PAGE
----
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Democracy’s Journey Away from Gold
Central banks thus representing an exception to the democratic principle, the question arises how their artificial regulation of money came to displace the natural approach represented by gold. It is not as if the yellow metal has nothing democratic in its favor. The automatic character of the gold standard means that nobody needs to be invested with special powers to oversee the money supply. To the extent that the government would need to be involved via a central bank, this body would assume the significantly more modest function of ensuring the smooth operation of the gold standard whenever it runs into the occasional hiccup or comes under extraordinary stress. In performing these functions, the state would simply be ratifying the public’s choice of gold as the natural object best fitted to serve as money. The democratic will here registers its decision not through the ballot box but through the marketplace. what eventually reversed this ostensible placement of gold in democracy’s corner was two-fold. One was the strategic logic of electoral politics. The other was the values and habits of mind instilled by democracy.
The first test of liberal democracy’s original commitment to gold came in the nation of its birth, Britain. In the aftermath of the French Revolution, Britain became embroiled in a war with its neighbor across the English channel, which eventually involved the country in a protracted conflict with Napoleon. Britain had been on a de facto gold standard, though de jure a bimetallic standard including silver, since the early eighteenth century. But as the war with Napoleon became more protracted, a series of bank runs in 1796-1797 prompted the Bank of England to suspend the redeemability of its notes into gold. Inflation subsequently percolated upward and a debate was started on its causes. Leading off for the bullionist side was Walter Boyd. He was a banker whose firm had recently gone into bankruptcy after the government stopped using it to market their loans. Though undoubtedly biased against the establishment as a result, his argument was nevertheless sound. In a 1801 pamphlet, Boyd maintained that the inflation was owing to the excess production of notes by the Bank of England to help finance the war with the French, an excess made possible by the suspension of convertibility. To the central bank’s defense quickly came the anti-bullionist side, led by figures such as Nicholas Vansittart and Charles Bosanquet. They blamed higher prices on the combination of poor harvests, excessive note issuance by the country banks outside London, and the channeling of funds to Britain’s allies in the war. A key plank in their stance was their denial that the central bank could ever supply too much money, so long as it restricted itself to discounting sound commercial paper, that is, to buying short-term IOU’s (stands for “I owe you”, an acceptance of a debt) that merchants had contracted with others. The real bills doctrine, as this view is known, holds that this discounting activity will always keep the money supply in line with the needs of trade.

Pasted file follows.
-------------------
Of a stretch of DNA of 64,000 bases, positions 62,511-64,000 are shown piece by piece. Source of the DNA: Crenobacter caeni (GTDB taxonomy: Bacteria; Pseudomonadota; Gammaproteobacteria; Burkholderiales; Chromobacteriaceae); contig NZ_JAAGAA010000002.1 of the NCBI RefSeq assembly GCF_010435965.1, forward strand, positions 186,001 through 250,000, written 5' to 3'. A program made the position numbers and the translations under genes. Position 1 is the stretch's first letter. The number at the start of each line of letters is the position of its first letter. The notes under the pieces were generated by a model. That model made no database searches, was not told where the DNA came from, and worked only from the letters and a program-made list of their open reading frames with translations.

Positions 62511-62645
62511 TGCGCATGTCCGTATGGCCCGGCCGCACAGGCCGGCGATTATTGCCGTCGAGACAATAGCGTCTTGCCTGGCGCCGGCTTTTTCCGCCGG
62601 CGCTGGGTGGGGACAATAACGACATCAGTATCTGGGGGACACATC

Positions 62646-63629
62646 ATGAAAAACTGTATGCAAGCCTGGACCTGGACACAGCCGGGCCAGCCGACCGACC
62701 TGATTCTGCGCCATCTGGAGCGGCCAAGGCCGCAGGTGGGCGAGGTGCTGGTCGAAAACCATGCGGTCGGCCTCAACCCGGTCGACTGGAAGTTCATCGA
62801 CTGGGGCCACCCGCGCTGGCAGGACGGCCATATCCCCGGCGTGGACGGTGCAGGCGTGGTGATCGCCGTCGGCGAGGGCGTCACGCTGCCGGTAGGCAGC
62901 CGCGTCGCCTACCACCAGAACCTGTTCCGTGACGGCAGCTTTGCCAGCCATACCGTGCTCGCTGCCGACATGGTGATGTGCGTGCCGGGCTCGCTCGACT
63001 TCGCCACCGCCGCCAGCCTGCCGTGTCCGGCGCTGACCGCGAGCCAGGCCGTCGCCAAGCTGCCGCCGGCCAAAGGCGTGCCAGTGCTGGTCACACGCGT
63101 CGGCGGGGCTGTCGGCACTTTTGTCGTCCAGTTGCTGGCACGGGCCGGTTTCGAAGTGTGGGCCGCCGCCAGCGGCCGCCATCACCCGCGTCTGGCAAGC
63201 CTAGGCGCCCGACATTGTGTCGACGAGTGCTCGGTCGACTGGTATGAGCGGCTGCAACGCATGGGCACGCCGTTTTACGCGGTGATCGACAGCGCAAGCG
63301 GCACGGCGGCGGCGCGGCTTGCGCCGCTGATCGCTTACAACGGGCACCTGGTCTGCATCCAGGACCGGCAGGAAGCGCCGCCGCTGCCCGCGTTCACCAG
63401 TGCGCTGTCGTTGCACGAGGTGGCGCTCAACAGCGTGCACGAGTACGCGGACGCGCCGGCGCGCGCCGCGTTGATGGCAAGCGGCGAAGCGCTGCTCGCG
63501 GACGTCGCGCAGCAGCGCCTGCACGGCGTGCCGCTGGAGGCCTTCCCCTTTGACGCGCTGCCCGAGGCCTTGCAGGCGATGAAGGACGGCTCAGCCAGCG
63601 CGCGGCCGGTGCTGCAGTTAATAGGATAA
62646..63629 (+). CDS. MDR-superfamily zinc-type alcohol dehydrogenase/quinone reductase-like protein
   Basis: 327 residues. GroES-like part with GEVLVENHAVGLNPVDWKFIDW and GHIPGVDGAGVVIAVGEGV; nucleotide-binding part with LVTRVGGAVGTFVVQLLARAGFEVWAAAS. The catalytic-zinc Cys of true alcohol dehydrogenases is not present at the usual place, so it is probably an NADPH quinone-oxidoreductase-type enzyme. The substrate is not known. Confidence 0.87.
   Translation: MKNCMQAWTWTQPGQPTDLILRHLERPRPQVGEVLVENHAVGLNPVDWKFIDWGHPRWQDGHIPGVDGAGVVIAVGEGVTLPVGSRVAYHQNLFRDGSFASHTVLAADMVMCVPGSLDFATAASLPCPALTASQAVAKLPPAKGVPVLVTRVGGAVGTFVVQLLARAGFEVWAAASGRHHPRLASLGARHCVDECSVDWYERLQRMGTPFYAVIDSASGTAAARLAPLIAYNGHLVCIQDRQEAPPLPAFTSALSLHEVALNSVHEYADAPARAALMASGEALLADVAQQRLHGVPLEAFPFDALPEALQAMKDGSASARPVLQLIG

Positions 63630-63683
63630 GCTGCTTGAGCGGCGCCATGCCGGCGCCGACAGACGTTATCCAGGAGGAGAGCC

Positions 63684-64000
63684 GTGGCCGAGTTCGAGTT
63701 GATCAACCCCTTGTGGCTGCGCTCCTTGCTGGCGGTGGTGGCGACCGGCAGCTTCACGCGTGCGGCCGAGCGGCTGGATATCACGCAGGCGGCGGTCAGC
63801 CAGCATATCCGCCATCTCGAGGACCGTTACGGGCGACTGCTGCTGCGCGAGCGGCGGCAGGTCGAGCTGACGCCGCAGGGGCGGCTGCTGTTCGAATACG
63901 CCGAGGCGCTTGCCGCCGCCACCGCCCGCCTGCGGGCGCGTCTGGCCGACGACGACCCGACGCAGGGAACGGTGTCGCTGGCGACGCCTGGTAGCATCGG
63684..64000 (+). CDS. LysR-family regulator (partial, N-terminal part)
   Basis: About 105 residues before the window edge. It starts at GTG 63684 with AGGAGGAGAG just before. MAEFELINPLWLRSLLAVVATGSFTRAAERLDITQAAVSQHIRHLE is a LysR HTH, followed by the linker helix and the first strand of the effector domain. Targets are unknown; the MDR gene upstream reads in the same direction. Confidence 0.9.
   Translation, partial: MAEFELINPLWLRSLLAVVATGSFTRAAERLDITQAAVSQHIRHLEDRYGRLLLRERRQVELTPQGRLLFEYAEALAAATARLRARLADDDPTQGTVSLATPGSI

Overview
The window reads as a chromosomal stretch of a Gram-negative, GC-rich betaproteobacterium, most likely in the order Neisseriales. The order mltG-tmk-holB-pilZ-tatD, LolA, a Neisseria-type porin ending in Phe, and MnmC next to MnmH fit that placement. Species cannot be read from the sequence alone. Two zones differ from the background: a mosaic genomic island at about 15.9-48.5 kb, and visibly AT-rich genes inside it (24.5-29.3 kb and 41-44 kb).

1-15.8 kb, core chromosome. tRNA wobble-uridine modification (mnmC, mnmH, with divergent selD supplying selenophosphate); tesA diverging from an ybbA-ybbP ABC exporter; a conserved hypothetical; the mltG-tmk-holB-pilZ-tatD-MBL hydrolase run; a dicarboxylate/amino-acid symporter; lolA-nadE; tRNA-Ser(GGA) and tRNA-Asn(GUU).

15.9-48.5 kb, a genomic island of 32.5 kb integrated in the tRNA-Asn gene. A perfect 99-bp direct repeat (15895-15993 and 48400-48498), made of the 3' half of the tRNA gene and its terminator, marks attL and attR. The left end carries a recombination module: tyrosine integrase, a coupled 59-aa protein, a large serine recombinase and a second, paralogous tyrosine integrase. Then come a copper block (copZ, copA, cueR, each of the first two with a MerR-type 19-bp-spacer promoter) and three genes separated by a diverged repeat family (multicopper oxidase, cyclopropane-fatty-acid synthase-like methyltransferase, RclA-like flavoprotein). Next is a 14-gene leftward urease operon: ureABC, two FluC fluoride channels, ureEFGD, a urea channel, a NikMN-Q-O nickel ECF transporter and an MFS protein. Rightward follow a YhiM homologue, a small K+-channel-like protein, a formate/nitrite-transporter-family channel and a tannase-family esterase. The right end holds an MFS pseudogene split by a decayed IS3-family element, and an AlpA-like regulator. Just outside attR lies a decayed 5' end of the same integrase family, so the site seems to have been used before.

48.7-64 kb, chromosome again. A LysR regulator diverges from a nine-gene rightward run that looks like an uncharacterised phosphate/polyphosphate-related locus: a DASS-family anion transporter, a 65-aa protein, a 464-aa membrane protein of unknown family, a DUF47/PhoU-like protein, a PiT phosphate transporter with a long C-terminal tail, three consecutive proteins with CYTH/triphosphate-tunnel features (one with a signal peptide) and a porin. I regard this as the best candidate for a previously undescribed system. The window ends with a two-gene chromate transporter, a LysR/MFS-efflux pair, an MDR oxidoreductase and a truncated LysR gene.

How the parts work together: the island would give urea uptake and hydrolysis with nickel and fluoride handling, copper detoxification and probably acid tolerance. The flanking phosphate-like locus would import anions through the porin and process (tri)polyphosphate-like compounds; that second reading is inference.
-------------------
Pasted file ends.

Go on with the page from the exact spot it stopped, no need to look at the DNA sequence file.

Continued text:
Taken to its logical extent, the anti-bullionist view leads to the conclusion that a permanently inconvertible paper money is viable. David Ricardo, who eventually joined the bullionist forces and became its most illustrious spokesman, was able to hinder that conclusion from being acted upon. With a deductive logic that would later be derided as the Ricardian vice, the great nineteenth-century English economist pressed the thesis that a superabundance of money was the culprit of Britain’s inflationary woes. He pointed out that the country banks, their notes being backed up by those of the Bank of England, could only issue additional currency on a base expanded by the central bank. Inveighing against the real bills doctrine, Ricardo observed that the quantity of money equivalent to the needs of trade could not be defined. “Commerce is insatiable in its demands”, he writes, “and the same portion of it may employ 10 millions or 100 millions of circulating media”. In other words, the more money that is supplied, the more it depreciates. Eventually, its new value becomes proportionate to the existing quantity of goods. Any amount of money, then, can suffice for the requirements of commerce. It is only its purchasing power that changes.